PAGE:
Associated Construction Publications Associated Construction Publications Reed Construction Data

Printer friendly version Email a Colleague
<<< Back
Feedback Loop
Sound off! Tell us what you think

Silence Please

Quieter pavement is a common goal in the highway construction industry, but numerous roads are being traveled to reach this goal.

The use of rubberized asphalt overlays is being explored in the Arizona Department of Transportation's Quiet Pavement Pilot Program.

The program's preliminary results made a lot of noise at the American Concrete Pavement Association's (ACPA) Mid-Year Committee Meetings July 12 – 14 at the Hotel InterContinental in Chicago.

In 2003, the Arizona Department of Transportation (ADOT) began a three-year, $34-million Quiet Pavement Pilot Program, in cooperation with the Federal Highway Administration (FHWA) and the Maricopa Association of Governments (MAG), to surface about 115 miles of Phoenix-area freeways with rubberized asphalt.

The intent of the Quiet Pavement Pilot Program is to determine if sound walls can be replaced by pavement type to reduce noise alongside highways.

On Phoenix-area freeways, a 1-inch layer of rubberized asphalt is being applied on top of the existing 12-inch to 14-inch thick concrete pavement.

Rubberized asphalt consists of regular asphalt paving mixed with "crumb rubber," which is used tires ground to the consistency of ground coffee.

After about one year, overlays have resulted in up to a 12-decibel reduction, with a typical reduction of 7 to 9 decibels, according to a report at the ACPA Mid-Year Committee Meeting.

However, a re-analysis could show that the level of noise reduction is not nearly as great as the early numbers indicate, said the ACPA's Larry Scofield.

In addition, the use of rubberized asphalt overlays of concrete may be problematic in areas with harsh winter climates.

In addition to concerns about durability in climates with freeze/thaw cycles, the application of rubberized asphalt is sensitive to temperatures. The concrete pavement surface needs to be between 85 and 145 degrees Fahrenheit for the material to adhere properly, according to ADOT.

As for eliminating sound walls, walls do more than reduce the noise from highways in adjacent areas, ACPA members said.

"Sound walls provide separation from the community from the corridors, so there's a safety component. Sound walls keep children, animals and other things off corridors," said one member.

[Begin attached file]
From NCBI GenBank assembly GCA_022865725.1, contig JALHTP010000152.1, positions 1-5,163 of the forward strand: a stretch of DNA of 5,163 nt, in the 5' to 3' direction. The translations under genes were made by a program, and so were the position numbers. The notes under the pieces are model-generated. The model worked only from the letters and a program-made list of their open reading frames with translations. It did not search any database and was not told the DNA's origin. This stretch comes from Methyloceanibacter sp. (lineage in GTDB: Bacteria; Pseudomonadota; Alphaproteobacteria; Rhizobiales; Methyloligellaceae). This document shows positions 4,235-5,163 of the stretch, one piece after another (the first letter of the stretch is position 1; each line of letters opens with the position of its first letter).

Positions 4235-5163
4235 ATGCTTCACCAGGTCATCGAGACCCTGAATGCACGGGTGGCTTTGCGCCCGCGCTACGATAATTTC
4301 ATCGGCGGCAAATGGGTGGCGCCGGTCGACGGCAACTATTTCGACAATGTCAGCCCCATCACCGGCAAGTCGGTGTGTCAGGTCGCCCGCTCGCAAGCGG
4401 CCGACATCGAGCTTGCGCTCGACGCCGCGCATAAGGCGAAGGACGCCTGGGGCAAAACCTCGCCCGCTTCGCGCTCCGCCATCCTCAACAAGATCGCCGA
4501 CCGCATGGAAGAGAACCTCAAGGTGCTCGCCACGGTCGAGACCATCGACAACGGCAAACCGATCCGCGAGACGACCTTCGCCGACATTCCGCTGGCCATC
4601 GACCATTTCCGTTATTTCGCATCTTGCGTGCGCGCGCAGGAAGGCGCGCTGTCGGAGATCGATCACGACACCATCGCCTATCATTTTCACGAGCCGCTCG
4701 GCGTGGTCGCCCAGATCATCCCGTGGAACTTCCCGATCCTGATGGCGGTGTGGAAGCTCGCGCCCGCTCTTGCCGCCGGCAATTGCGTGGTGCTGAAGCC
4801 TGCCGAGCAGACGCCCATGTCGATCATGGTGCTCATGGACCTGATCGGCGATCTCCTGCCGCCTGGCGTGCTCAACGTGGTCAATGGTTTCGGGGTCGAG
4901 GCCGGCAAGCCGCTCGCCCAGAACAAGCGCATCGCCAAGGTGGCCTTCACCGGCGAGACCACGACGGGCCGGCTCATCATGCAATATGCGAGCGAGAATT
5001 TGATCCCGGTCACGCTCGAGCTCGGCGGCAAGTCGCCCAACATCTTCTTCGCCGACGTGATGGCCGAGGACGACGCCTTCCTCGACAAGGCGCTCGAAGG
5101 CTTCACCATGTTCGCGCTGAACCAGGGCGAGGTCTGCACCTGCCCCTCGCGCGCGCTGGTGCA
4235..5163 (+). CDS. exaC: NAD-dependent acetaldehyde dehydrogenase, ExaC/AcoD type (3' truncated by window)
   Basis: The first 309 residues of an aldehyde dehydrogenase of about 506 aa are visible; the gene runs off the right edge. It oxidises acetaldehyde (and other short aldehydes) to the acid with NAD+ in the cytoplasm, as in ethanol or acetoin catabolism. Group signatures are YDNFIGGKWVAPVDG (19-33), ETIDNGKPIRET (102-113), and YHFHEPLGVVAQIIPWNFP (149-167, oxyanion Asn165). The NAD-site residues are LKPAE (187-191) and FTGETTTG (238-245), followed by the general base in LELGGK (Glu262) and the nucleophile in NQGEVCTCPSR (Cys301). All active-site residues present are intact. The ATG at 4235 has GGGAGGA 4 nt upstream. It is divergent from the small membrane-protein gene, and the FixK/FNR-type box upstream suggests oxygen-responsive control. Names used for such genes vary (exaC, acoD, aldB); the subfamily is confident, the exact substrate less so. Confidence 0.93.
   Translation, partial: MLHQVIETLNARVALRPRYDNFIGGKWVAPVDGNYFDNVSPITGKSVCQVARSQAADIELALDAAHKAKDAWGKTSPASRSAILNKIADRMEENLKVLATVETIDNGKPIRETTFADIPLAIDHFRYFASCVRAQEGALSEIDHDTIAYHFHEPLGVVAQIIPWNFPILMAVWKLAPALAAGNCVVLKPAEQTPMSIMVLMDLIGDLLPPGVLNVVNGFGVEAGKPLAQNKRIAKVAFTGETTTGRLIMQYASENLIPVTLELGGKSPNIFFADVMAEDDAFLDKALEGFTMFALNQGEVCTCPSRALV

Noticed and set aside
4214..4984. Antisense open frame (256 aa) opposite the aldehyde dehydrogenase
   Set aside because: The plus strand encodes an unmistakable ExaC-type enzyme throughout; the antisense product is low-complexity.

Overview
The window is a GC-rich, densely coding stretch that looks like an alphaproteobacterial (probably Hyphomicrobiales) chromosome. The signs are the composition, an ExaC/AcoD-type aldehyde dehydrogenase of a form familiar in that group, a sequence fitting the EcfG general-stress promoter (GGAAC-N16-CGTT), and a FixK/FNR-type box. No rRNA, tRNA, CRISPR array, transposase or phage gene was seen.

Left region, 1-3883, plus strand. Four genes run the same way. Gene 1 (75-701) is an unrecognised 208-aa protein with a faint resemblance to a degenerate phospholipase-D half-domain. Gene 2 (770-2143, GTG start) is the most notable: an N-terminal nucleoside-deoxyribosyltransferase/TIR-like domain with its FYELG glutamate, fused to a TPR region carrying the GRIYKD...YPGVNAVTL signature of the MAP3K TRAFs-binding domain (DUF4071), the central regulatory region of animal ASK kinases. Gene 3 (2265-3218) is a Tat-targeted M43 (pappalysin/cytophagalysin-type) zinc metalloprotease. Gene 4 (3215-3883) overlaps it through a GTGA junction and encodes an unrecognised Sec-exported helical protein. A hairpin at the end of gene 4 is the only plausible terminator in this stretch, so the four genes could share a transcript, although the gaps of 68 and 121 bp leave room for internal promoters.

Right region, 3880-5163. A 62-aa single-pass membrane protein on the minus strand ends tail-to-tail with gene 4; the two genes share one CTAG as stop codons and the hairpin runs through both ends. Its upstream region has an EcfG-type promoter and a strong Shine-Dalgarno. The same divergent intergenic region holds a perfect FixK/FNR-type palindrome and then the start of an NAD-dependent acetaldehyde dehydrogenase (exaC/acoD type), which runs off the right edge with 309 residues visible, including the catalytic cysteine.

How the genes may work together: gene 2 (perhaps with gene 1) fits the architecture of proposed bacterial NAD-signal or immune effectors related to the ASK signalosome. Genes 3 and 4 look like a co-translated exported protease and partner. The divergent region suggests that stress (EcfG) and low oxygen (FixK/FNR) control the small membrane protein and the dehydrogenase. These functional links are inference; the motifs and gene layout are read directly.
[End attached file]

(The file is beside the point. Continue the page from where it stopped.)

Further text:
Other Efforts

Efforts are being made to reduce noise from concrete highways.

The texture of concrete pavements and the concrete mix used to build highways can be adjusted to reduce noise levels, members said at the meeting.

"You can make profound differences in the noise levels, without changing surface types," said Scofield. "We do have solutions; I don't want people to forget that."

Texture is the main cause of noise on concrete highways, with transverse tine the noisiest texture, said one member.

An Astro turf drags seems to work well in noise reduction, said another member.

Scofield reported on efforts being made to reduce noise from concrete pavements.

The ACPA now has Sound Intensity Measurement Capability to aid in determining the cause of highway noise.

"We can actually go out and measure roadways ourselves. If there's a noise issue, we can figure out if it's frequency based or overall noise measurement based," Scofield said.

An ISU/FHWA/ACPA partnership is examining a variety of test sections across the country.

"They're doing surface characteristic measurements, looking at noise, friction, texture, and profile," said Scofield.

The Purdue Tire Pavement Test Apparatus (PTPTA) is being used to conduct three experiments — one studying the effects of joint widths and offsets on noise; a grinding parameter study; and an examination of innovative tining and textures.

"The advantage of this laboratory approach is that if you can cast it, you can test it. You can dream up any kind of texture you want, and get an idea what is quiet and what isn't quiet," Scofield said.

The ACPA has a number of publications available online, including test results, on how to reduce noise levels on concrete pavements.

"I was in the research side of this for the DOT for 20 years, and there has never been this volume of research in this area," said Scofield.

Research includes a look at how truck traffic affects noise levels.

"How commercial vehicles create noise, and where it comes from, is a huge issue," said Scofield.

Also, the FHWA has two task orders with consultants to look at innovative surface systems.

"This is coming from the manufacturing industry, where they're using etching and water jet blasting, and not worrying about whether it's a construction application. They may be able to come up with textures we would have never thought possible," Scofield said.

<<< Back
Feedback Loop
Sound off! Tell us what you think

There are no comments posted for this article.